Clearly, Mill did not abandon the Religion of Humanity, nor entirely reject Comte. Indeed, he considered Comte a greater philosopher than either Descartes or Leibniz: “We think M. Comte as great as either of these philosophers, and hardly more extravagant. Were we to speak our whole mind, we should call him superior to them.”[130] Recall that these passages were published in 1865, late in Mill’s career. There is no evidence that he retracted them in the last years of his life. And so we find a basic continuity in the views of Bentham and both Mills in this feature of their thought: from Bentham’s Hall of Fame it is but a step to James Mill’s Reformed Church and but another to John Mill’s Religion of Humanity. But what of the idea itself? As it mutated from Bentham to père Mill and from père Mill to fils Mill it appears to have gained in rigor. James Mill would engage in “moral drilling” while John would extend such drilling to “ascetic discipline” and “self-mortification” (Hair-shirt anyone?) Whatever the envisioned details, the idea of a Religion of Humanity is problematic on a number of levels. As a contemporary scholar has observed:
The Religion of Humanity is Mill’s solution to the Hume-Tocqueville conundrum [the desire to replace religion mixed with the fear of the consequences], for it will retain the ennobling function of religion while banishing superstition. Nonetheless, the solution is not so much unstable as useless, for as Hume says especially clearly, a religion that is appealing to philosophers will for just that reason have no purchase on the sentiments of humanity at large.[131]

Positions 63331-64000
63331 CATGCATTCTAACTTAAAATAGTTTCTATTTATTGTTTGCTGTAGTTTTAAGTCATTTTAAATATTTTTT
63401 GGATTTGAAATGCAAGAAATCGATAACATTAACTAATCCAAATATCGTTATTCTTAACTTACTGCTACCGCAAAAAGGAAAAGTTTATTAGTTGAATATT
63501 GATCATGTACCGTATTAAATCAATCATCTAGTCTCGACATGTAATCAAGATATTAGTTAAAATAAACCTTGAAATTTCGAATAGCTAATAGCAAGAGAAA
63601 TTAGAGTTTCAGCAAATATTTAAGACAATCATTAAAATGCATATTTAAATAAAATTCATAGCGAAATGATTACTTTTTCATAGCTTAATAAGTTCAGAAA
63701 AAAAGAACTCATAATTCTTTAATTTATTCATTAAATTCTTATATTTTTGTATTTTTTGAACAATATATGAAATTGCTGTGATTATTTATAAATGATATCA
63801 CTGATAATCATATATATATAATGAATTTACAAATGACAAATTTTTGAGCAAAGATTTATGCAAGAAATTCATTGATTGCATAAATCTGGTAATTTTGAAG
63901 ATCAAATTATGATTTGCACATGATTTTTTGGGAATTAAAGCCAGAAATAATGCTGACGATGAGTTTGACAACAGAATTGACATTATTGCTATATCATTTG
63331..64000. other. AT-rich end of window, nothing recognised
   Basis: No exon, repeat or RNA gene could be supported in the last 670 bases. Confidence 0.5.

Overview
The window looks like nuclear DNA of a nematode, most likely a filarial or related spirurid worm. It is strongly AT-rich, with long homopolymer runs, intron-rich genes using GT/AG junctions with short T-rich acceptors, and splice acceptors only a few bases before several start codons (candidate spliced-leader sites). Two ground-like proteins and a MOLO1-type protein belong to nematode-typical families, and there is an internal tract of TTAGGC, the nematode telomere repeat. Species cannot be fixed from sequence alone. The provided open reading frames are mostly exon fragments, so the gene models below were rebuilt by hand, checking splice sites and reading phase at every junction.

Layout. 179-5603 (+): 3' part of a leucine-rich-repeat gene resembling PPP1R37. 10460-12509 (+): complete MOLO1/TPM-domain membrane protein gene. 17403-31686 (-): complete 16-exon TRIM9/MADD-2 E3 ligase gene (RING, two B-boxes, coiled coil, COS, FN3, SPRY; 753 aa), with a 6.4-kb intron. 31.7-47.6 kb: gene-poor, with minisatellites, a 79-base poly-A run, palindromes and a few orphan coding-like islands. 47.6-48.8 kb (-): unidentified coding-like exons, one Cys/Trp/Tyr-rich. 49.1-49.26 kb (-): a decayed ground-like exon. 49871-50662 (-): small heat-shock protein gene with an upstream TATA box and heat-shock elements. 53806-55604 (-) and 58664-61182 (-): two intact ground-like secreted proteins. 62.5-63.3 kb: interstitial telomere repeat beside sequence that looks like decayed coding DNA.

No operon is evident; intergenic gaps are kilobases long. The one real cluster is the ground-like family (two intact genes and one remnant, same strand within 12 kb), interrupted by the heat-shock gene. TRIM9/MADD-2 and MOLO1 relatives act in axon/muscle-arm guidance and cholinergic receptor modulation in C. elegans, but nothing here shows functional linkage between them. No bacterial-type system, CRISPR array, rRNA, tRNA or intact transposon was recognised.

[123.] Leslie Stephen, The English Utilitarians, vol. 2  (London: Duckworth, 1900), p. 62.
[124.] As Robert Fenn observes, “socialism is to be conquered by a little adroit brainwashing.” Moreover, Mill’s remarks in “The Church, and its Reform,” are “in complete or near complete contradiction to his remarks on property elsewhere [History of British India], which note the historical development and justification [rationalization] of property.” For Marx history ceases with communism. “For Mill, history ceases once the level of bourgeois development is reached.” James Mill’s Political Thought (New York: Garland Publishing, 1987), p. 93.
[125.] Complete Works, vol. 10 (1969), p. 332.
[126.] Ibid., p. 334.
[127.] Ibid.
[128.] Ibid., p. 334-35.
[129.] Ibid., p. 339.
[130.] Ibid., p. 368.
[131.] Ronald Beiner, “John Stuart Mill’s Project to Turn Atheism into a Religion,” in Civil Religion: A Dialogue in the History of Political Philosophy (Cambridge: Cambridge University Press, 2011), p. 267.